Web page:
Abstract

The Panormos Bay Au-Ag-Te vein system, Tinos Island, Greece, which is hosted in Mesozoic marbles, comprises 30 subparallel, steeply dipping quartz veins that extend for at least 500 m. In places, gold telluride mineralization occurs in hydraulic breccias and alteration halos, which are the products of CO2 effervescence of the ore fluid and wall-rock interaction, respectively. Seventy ore and gangue minerals have been identified. Zones of chlorite, talc, and muscovite-albite-tourmaline alteration, up to 50 cm wide, are associated with precious metal-bearing milky and clear quartz veins. The Au-Ag-Te mineralization is developed in stage V of eight hydrothermal stages. Stage V consists of three substages (early, middle, and late) that are characterized by Ag-, Cu-, and Au-bearing tellurides, respectively. Hessite, sylvanite, altaite, native tellurium, stützite, cuprian cervelleite, and an unnamed Cu-bearing precious metal sulfotelluride [(Ag,Au,Cu)9Te2S3] characterize the early substage, whereas melonite, rickardite, vulcanite, weissite, and native tellurium are present in the middle substage. The late substage contains rickardite, kostovite, krennerite, petzite, and calaverite. Unexploited Au-Ag-Te mineralization at Panormos Bay is though to be genetically related to a fluorine- and boron-bearing per-aluminous leucogranite (Tinos leucogranite).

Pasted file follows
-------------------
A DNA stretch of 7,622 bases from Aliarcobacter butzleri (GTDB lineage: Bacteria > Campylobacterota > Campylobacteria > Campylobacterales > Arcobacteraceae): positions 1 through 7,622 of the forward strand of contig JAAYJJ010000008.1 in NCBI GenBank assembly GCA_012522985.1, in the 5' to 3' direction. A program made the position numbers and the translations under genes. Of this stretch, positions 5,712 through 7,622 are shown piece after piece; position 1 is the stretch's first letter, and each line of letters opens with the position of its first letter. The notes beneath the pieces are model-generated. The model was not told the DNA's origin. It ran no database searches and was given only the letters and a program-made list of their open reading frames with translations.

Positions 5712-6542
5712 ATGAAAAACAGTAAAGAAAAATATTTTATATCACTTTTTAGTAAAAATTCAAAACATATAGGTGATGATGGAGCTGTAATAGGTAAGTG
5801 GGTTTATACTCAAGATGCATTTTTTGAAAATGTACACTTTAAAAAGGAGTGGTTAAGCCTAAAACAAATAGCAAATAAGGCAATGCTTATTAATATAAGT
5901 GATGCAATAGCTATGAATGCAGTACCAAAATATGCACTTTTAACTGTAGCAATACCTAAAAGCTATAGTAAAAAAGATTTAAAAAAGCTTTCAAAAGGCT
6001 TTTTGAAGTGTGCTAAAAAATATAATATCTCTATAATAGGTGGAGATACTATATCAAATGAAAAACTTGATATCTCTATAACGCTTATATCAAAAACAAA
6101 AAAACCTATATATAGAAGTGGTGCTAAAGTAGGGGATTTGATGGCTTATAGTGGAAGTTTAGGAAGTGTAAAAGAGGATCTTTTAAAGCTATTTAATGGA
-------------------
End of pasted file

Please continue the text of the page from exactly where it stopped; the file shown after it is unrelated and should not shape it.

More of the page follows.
A combination of fluid inclusion microthermometry and sylvanite geothermometry suggests that the hydrothermal mineralization was deposited under hydrostatic pressures at a minimum depth of 1 km from moderate-temperature (155°–320°C), low- to moderate-salinity (0.2–13.2 wt % NaCl equiv), effervescing, CO2-bearing fluids that contained appreciable amounts of CaCl2 and MgCl2. Calculated isotope compositions of δ18O = −3.3 to +5.1 per mil and δD of −73 to −62 per mil for waters in equilibrium with muscovite, quartz, and talc are consistent with the ore fluids being derived from the Tinos leucogranite (δ18O = +4.2‰ and δD = −71‰) and their subsequent mixing with a more dilute, low-temperature Miocenic meteoric hydrothermal fluid. Calculated δ13Cfluid (−2.0 to −0.3‰) and δ34SH2S (−10.5 to +0.8‰) compositions of the ore fluids indicate an igneous source of carbon and sulfur, which were highly exchanged with a metasedimentary source. Physicochemical conditions of the ore fluids were T = 300° to 200°C, pH = 4.6 to 6.5, fS2 = 10−10.9 to 10−15, fO2 = 10−31.5to 10−41, fTe2 = 10−7.7 to 10−10.7, fCO2 = 10−0.2 to 10−0.8, and fH2S = 10−1.7 to 10−1.8.

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